This slideshow requires JavaScript.

What advice do you have for aspiring artists/art students?

Wow. I actually have a blog where I write about these things. I wrote a blog for my design class, it’s called, “Art Students, Snap Out Of It!”. The blog post was a letter to art students and aspiring artists who are doubtful of taking the artistic path. These were my answers:

1. We already have a job

We are students, so our job is to learn, absorb, explore, experiment. Being in art school is essential and valuable, because we could use this time to cultivate and develop the skills.

2. Conquer our fear of the future

I know it’s difficult not to picture ourselves ending up as tragic-starving-artists — I feel ya. I realized that the reason we are scared is because we focus too much on the future before we even put the hours in. The problem of thinking that way is that the future is a scary place and our body becomes paralyzed just by the thought of it. I learned that it is better to look down on the path we’re taking, climb smaller rocks, and solve smaller obstacles along the way. Meaning that we should focus on producing a lot of artwork and build a bomb portfolio, learn as much as we can, network, and hopefully we will be confident enough to face the future!

3. Be confident

We must be confident in the skill, knowledge, and passion that we have. Be confident that our art is valuable, impactful, and meaningful. Be confident that what we are doing can lead to better things and make a change. Be confident in your decision for going to art school and pursuing a career in the arts. We must not allow the hypercritical society to put us down and scare us off before we could even begin. Believe that art can work wonders on people. You’ve chosen the art life (or did the art life choose you?).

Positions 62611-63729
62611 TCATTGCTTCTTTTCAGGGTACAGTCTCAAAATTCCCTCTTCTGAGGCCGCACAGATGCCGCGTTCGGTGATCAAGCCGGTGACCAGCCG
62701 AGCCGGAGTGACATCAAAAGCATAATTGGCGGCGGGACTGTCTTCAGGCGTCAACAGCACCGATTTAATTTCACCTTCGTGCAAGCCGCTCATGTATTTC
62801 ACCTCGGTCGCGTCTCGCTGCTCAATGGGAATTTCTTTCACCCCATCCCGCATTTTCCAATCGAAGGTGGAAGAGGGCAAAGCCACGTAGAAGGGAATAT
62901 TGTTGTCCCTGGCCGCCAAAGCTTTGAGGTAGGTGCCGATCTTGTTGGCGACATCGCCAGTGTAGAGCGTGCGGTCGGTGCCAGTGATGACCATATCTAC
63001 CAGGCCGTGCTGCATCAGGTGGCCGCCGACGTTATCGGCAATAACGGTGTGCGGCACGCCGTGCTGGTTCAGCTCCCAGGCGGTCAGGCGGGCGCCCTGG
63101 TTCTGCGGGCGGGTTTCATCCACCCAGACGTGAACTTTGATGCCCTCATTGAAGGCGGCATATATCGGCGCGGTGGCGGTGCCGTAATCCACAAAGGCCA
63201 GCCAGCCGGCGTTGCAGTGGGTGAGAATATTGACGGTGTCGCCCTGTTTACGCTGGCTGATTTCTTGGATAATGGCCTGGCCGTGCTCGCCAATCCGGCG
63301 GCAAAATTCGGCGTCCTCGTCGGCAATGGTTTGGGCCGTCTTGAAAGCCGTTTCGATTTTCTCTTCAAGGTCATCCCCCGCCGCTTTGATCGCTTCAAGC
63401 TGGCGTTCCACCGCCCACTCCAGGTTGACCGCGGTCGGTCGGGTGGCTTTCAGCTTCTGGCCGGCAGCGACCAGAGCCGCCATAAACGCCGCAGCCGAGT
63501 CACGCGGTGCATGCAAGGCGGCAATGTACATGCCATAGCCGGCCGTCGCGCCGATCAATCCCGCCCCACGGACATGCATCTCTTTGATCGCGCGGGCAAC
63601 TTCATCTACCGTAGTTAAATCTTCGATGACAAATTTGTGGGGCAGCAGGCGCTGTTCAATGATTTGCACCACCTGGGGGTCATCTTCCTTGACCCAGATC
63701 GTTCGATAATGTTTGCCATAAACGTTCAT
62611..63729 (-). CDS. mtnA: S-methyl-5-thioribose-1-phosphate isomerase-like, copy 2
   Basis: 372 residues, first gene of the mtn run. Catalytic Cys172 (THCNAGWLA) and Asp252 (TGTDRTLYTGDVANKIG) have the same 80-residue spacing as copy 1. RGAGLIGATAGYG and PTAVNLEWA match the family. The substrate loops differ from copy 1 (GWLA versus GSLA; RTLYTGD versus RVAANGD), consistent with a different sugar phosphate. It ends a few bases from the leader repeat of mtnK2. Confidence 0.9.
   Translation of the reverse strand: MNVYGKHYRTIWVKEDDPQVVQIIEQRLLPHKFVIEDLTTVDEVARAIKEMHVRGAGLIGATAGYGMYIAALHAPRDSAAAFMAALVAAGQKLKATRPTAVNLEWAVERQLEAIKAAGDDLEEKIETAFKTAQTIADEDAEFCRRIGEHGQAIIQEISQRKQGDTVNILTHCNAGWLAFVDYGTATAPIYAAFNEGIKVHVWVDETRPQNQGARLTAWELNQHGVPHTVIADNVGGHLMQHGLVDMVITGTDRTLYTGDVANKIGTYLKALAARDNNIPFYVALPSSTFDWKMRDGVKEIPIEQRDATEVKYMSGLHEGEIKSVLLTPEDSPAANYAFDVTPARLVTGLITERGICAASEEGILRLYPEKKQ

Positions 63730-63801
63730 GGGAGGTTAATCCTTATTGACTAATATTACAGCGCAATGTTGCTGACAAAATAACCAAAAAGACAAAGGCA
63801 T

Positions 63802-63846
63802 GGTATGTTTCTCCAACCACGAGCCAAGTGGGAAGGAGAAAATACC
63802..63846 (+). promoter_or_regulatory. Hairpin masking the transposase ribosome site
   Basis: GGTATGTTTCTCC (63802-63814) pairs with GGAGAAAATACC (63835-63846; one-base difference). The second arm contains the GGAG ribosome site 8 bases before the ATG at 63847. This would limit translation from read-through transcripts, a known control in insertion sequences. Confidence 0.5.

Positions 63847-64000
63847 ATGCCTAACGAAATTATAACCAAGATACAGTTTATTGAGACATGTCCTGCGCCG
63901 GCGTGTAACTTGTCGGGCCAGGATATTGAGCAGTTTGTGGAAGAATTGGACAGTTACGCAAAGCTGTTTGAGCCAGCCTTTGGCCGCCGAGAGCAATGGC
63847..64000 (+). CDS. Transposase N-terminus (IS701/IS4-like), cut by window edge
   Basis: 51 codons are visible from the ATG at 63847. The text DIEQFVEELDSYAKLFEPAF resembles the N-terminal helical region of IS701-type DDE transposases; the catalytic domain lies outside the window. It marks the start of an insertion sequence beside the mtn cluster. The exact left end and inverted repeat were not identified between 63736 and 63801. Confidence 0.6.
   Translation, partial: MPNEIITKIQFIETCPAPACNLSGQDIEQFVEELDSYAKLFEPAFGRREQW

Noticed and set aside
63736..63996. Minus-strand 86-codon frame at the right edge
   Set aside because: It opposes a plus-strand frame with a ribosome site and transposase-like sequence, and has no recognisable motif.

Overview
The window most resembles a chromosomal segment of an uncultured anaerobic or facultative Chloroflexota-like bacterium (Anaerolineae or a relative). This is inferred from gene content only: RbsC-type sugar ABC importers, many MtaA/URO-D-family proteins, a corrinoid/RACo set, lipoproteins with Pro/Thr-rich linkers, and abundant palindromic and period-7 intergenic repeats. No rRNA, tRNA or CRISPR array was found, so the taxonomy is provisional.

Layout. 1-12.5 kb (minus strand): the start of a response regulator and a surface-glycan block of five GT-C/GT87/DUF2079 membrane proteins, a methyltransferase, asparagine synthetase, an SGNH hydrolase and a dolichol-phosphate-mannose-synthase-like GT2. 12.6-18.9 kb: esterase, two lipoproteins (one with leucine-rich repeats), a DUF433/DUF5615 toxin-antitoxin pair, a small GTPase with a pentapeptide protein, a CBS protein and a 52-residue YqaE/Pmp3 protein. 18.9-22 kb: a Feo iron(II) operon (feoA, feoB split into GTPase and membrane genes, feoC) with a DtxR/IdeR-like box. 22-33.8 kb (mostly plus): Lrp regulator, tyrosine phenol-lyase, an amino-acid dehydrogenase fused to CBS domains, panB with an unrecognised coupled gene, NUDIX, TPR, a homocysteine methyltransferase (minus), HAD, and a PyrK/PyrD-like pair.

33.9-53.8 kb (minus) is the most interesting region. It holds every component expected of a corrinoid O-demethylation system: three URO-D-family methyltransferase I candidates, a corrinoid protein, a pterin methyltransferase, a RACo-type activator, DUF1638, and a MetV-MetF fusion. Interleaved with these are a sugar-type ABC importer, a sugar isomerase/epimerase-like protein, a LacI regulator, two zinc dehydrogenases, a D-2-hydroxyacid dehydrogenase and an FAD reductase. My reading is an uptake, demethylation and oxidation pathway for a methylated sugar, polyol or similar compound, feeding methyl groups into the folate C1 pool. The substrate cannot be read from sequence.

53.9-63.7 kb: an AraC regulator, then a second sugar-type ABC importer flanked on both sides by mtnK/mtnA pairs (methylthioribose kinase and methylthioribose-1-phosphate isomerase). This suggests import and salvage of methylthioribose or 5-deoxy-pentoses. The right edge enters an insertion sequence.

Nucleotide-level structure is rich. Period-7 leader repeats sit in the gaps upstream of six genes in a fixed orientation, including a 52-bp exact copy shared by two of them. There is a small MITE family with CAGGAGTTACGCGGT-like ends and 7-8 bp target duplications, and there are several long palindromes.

4. Use your time wisely

This does not mean that we have to study and work in the studio 24/7. First, make time for producing artworks both for the school’s course and during your personal time. Second, make time to connect and meet people. Art school allows you to meet creatives with great talent and from all walks of life! You will learn valuable lessons from your peers and professors. Third, make time for yourself.

You’re taking a gap semester, what has that been like so far?

I was completely heartbroken when I learned that I’ll be taking a break due to personal issues. I was doing what I love, so I didn’t want to pause. I’m trying to stay positive by keeping myself busy. I recently finished an oil painting for a competition, but I will continue to produce more work. I had a great experience working as a photographer and teacher’s assistant at Paron School of Art. Lastly, I have been helping out at my family’s restaurant. I’m starting to realize that taking a break isn’t all bad because I’m discovering new passions and interests along the way! I’m taking my sweet time of to recalibrate and refresh.